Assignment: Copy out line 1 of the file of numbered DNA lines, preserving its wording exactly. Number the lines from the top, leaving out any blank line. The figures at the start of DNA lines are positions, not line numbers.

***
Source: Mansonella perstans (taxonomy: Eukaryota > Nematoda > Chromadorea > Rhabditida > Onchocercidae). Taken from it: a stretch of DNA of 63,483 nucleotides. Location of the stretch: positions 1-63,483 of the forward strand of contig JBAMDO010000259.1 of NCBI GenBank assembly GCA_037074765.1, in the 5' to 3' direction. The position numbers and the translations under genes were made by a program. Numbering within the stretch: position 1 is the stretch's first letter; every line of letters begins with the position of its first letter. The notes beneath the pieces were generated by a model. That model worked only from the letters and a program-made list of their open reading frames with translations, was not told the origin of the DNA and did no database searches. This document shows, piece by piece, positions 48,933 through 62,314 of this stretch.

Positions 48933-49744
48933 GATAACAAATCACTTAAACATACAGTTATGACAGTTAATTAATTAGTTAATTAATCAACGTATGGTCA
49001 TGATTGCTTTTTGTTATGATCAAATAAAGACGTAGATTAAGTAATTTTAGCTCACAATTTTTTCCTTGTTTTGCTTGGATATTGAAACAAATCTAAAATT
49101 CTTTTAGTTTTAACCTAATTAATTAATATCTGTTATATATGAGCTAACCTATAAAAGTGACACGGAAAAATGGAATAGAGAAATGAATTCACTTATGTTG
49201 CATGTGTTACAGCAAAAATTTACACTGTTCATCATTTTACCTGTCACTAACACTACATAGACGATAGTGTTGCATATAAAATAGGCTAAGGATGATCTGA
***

Source: Mansonella perstans (taxonomy: Eukaryota > Nematoda > Chromadorea > Rhabditida > Onchocercidae). Taken from it: a stretch of DNA of 63,483 nucleotides. Location of the stretch: positions 1-63,483 of the forward strand of contig JBAMDO010000259.1 of NCBI GenBank assembly GCA_037074765.1, in the 5' to 3' direction. The position numbers and the translations under genes were made by a program. Numbering within the stretch: position 1 is the stretch's first letter; every line of letters begins with the position of its first letter. The notes beneath the pieces were generated by a model. That model worked only from the letters and a program-made list of their open reading frames with translations, was not told the origin of the DNA and did no database searches. This document shows, piece by piece, positions 48,933 through 62,314 of this stretch.